Skip to main content

Governor Inslee appoints two members to the Indeterminate Sentence Review Board

April 16, 2015

By DOC Communications

Department of Corrections

Lori Ramsdell-Gilkey

Lori Ramsdell-Gilkey

Governor Jay Inslee recently appointed two new members to the state’s Indeterminate Sentence Review Board (ISRB). Lori Ramsdell-Gilkey, previously the program manager for the Department of Corrections’ Law Enforcement Notification Unit, joins three other full-time members and Dick Morgan, former DOC prisons director, serves as an on-call member to help in the event of a tie among full-time members since ISRB decisions require a majority vote.

“Lori and Dick both possess great skills that will serve them well as members of the board,” said ISRB Chair Lynne DeLano, who has served in her current capacity since 2009.

A 25-year veteran of the agency, Ramsdell-Gilkey began her DOC career as a community corrections officer in Tacoma. She carried a specialized caseload of sex inmates for a period of time and interacted with many treatment providers, facilitated cognitive-behavioral change programs and conducted statewide risk assessment training. She briefly transferred to work release before beginning work in the hearings unit, where for 10 years she worked diligently conducting hearings and training staff to ensure the agency had a fair and impartial hearings process. She is a certified instructor and taught at the Adult Services Academy for many years. Since becoming the Law Enforcement Notification Unit program manager, she has been a participant in the Sex Offender Policy Board, End of Sentence Review Committee, Gender Responsive Initiative, PREA implementation and the Washington Association of Sheriffs and Police Chiefs Sex Offender Notification and Registration Committee.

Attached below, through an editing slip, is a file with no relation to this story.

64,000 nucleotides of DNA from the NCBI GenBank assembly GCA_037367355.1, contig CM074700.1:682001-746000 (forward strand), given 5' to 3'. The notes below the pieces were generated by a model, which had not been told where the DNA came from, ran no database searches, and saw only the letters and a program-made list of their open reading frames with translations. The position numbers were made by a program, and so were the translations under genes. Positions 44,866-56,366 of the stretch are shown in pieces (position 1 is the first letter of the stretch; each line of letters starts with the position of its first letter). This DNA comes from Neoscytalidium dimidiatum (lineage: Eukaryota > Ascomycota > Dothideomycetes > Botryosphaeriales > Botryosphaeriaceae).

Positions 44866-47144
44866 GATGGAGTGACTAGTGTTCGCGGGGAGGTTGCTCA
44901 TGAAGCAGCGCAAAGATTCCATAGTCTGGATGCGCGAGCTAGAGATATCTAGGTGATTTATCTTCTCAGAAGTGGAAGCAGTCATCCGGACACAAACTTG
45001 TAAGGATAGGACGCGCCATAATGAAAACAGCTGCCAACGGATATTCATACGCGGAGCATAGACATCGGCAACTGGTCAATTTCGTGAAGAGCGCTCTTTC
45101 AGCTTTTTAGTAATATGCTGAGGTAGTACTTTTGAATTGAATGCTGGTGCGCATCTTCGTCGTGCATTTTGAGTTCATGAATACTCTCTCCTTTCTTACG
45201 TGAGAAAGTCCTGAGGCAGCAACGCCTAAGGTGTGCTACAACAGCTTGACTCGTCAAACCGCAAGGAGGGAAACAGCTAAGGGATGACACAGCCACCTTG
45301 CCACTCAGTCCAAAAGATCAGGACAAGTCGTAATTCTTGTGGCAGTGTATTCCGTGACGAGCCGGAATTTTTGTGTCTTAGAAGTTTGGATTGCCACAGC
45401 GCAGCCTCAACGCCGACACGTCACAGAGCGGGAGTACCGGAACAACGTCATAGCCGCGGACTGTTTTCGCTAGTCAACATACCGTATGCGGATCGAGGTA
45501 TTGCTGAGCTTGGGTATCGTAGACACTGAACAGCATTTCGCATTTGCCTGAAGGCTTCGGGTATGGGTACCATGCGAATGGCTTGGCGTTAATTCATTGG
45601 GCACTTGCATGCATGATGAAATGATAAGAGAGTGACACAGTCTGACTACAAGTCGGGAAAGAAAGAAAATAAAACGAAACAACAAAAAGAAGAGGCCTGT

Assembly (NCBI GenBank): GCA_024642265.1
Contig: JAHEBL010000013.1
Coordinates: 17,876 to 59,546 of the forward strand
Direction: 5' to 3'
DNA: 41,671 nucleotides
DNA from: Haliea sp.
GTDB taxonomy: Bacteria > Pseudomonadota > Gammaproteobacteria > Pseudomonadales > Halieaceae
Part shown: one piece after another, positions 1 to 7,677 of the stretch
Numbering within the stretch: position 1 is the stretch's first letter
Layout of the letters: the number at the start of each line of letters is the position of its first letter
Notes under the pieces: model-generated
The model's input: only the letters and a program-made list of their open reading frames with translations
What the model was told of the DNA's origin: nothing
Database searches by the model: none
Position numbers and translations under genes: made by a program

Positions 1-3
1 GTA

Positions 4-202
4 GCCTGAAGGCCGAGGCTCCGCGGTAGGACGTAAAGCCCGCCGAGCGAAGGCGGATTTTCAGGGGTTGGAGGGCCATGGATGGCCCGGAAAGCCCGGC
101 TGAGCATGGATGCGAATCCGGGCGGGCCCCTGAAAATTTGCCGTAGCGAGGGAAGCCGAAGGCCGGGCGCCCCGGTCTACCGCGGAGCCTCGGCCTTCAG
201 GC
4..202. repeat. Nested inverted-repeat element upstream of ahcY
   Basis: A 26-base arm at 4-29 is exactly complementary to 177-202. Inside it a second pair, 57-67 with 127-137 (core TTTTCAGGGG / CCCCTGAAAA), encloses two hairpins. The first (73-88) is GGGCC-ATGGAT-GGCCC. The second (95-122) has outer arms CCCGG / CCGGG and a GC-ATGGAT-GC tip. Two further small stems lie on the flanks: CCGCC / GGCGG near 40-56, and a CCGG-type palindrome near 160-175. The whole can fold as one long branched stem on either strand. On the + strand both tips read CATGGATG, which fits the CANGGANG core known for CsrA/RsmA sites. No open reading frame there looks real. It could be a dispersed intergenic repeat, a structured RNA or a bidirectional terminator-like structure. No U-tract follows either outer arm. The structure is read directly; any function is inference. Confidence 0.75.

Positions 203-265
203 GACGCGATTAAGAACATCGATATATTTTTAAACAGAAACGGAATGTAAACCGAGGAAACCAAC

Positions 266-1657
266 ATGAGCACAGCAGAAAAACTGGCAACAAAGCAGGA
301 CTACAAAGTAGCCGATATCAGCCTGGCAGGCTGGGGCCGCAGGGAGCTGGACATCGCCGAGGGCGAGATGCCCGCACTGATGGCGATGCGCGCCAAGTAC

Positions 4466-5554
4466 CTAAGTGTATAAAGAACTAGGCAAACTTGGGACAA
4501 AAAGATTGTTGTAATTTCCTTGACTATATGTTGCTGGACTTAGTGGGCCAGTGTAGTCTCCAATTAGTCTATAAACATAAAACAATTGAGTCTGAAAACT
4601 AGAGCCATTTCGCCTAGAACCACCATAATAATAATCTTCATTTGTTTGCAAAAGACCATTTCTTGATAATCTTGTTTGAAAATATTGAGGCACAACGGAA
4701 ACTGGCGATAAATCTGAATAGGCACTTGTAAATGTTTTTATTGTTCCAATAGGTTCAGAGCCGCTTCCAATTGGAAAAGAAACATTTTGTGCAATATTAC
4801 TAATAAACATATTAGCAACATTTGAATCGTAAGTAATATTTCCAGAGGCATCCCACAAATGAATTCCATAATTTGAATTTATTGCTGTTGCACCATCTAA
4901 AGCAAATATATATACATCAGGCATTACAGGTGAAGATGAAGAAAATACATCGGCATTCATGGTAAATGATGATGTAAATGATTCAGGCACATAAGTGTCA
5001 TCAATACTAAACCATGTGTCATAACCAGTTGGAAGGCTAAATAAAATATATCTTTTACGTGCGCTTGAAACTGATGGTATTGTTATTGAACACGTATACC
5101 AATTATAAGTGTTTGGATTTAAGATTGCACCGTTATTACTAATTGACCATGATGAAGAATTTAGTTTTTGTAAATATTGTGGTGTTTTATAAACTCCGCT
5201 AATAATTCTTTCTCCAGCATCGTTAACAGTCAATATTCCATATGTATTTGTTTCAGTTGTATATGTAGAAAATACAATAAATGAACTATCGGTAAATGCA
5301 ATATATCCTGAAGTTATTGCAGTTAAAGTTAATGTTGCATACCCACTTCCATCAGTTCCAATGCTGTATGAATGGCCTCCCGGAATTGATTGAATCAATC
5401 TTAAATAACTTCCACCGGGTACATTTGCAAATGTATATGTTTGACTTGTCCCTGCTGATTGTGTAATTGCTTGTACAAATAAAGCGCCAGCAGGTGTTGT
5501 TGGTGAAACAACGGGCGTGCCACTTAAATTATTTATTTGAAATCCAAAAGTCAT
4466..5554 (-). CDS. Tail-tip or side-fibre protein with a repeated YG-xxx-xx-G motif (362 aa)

Dick Morgan

Dick Morgan

Morgan retired from the Department of Corrections in 2010 after a 35-year career with the agency, where he started as a correctional officer at the Washington State Penitentiary – the third generation of his family to do so – and rose through the ranks to become the prison’s superintendent. He went on to become prisons director for the agency, the position from which he retired. Morgan also serves as a member of the Walla Walla City Council, so his ISRB work is often done over the telephone. However, he does come for in-person hearings and board meetings and still must research cases and keep up to speed in the event a tiebreaker is needed.

The ISRB is responsible for roughly 3,000 inmates who are incarcerated or in the community (less than 10 percent of all DOC inmates). This includes inmates convicted of felonies and sentenced to prison prior to the Sentencing Reform Act of 1984; a select group of sex inmates who committed crimes after August 31, 2001; and, most recently, juveniles who were convicted as adults and sentenced to more than 20 years in prison. The board consists of a chair and four other members. A minimum of two board members are required to attend each in-prison hearing, but all full-time board members vote on ISRB decisions.